As the population ages, could generational differences trigger a housing deflation?
Many understand that there are numerous factors that affect the real estate market. Those who are interested may track the daily ups and downs of the stock, bond, or commodities markets; some look forward to reading the minutes of the Federal Reserve’s Open Market Committee meetings, and others may peruse the Fed’s “Beige Book.” But some economists are suggesting that many are overlooking the most obvious factor that could impact the real estate market for years – the aging population.
As the Baby Boomers make way for Generation X, the generational population size difference will be noticed in a number of ways. There is increasing discussion about the affect of the aging population on assets, specifically real estate and housing. As the population ages, some experts expect a deflationary market due to the shifting generational demographics. And a few imply that the deflationary effects of the great recession might pale in comparison to those of the generational shift.
In an October 2012 Realtor Magazine article, the Counselors of Real Estate® (an affiliate of the National Association of Realtors®) listed the “aging population” as the number one matter affecting real estate. Although an aging population impacts a number of real estate sectors (such as retail and medical); the demand for housing will certainly be affected. They define the shift geographically, where some regions gain over others.
Mary Ludgin, of Heitman LLC, describes the geographic shifts that may be associated with an aging population. In her article “Shifting Demographics: Real Estate Investment Implications,” Ludgin forecasts increasing demand for apartments and offices mostly in downtown areas. However, a population migration is expected to favor the “mountain west,” southwest, and southeast. She expects high amenity cities to do well.
A working paper published by the Bank for International Security (Aging and Asset Prices, August 2010; bis.org), presents the theory and data linking age demographics and asset prices. The paper asserts that because the Baby Boom generation is substantially larger than the preceding Swing generation (the WWII generation) and the subsequent Generation X, asset prices rose substantially during Boomers’ “active years;” and are expected to decrease during the declining years. The data suggests that Baby Boomers home buying activity pressured home prices to increase by as much as 40% during active years; and as the population ages, home prices are expected to decrease by as much as 30% in the next forty years. Yet, some economists and prognosticators are hyping such deflation to occur in the next ten years.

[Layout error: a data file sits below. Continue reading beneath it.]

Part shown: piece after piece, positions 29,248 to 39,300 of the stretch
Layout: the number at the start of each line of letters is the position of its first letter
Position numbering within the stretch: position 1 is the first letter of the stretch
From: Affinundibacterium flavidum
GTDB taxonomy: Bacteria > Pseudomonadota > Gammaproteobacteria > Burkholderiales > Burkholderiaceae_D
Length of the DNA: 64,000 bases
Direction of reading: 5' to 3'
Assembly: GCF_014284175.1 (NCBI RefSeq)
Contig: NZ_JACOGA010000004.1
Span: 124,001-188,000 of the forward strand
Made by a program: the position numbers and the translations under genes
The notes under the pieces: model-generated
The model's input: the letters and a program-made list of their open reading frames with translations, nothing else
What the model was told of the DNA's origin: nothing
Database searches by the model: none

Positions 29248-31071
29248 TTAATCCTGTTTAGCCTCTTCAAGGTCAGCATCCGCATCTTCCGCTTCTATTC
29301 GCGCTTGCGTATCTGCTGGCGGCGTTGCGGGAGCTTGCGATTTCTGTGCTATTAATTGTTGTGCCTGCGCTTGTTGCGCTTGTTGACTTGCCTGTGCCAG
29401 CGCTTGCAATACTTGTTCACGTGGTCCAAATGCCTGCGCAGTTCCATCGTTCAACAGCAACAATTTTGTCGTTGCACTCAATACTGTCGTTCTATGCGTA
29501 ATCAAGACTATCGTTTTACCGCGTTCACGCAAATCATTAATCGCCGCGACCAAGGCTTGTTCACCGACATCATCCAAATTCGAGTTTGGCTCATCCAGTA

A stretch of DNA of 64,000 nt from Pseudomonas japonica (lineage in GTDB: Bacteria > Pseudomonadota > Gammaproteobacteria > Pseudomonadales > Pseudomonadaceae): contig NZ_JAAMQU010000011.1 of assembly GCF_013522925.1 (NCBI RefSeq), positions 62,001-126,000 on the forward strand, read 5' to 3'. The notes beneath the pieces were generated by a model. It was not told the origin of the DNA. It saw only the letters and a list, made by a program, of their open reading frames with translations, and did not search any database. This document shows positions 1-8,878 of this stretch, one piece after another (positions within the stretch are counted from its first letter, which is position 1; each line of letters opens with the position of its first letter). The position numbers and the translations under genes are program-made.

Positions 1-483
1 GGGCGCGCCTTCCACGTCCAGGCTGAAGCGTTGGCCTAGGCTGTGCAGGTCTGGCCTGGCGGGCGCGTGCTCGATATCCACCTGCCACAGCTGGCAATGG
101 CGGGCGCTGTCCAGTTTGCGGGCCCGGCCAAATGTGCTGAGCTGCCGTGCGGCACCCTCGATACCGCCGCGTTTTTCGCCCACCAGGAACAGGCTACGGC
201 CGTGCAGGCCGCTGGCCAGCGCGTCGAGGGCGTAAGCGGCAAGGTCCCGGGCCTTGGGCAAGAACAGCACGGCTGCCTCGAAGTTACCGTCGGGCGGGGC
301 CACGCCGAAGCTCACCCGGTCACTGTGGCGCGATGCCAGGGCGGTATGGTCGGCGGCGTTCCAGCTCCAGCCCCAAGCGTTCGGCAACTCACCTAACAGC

Although the result of an aging population on housing sounds daunting, aging demographics is not the only force active upon home prices. Although Japan is often cited as the poster child of negative influences of generational effects on home value; there are some economies, such as the UK, where home prices have transcended generational effects and made positive gains.
Even though attention focused on an aging Baby Boom generation has been about retirement and/or relocating, some have begun to talk about the generational shift’s effect on real estate and resulting home buying trends by Generation Xer’s and Yer’s, and Millennials. Besides geographical shifts, localized effects that are often experienced include the trend of transformation and/or tear down of older homes that once met the needs of previous generations, to build modern and efficient dwellings to meet the needs of those who are actively purchasing homes.
by Dan Krell
Disclaimer. This article is not intended to provide nor should it be relied upon for legal and financial advice. Readers should not rely solely on the information contained herein, as it does not purport to be comprehensive or render specific advice. Readers should consult with an attorney regarding local real estate laws and customs as they vary by state and jurisdiction. Using this article without permission is a violation of copyright laws.